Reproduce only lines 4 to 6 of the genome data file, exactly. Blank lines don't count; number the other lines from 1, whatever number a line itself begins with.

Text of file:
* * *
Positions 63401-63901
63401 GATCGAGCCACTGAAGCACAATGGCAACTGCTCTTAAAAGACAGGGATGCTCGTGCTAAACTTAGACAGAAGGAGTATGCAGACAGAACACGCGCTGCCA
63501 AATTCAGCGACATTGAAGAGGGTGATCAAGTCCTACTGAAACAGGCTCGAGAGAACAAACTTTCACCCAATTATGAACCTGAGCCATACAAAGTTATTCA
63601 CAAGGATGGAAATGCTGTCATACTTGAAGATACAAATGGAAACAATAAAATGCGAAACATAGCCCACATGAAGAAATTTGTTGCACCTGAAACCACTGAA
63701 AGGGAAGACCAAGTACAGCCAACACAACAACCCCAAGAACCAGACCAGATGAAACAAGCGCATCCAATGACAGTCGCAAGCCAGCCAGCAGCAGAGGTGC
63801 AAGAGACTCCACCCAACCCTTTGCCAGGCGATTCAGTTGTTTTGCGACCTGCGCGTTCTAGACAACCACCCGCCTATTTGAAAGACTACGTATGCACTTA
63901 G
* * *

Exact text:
63601 CAAGGATGGAAATGCTGTCATACTTGAAGATACAAATGGAAACAATAAAATGCGAAACATAGCCCACATGAAGAAATTTGTTGCACCTGAAACCACTGAA
63701 AGGGAAGACCAAGTACAGCCAACACAACAACCCCAAGAACCAGACCAGATGAAACAAGCGCATCCAATGACAGTCGCAAGCCAGCCAGCAGCAGAGGTGC
63801 AAGAGACTCCACCCAACCCTTTGCCAGGCGATTCAGTTGTTTTGCGACCTGCGCGTTCTAGACAACCACCCGCCTATTTGAAAGACTACGTATGCACTTA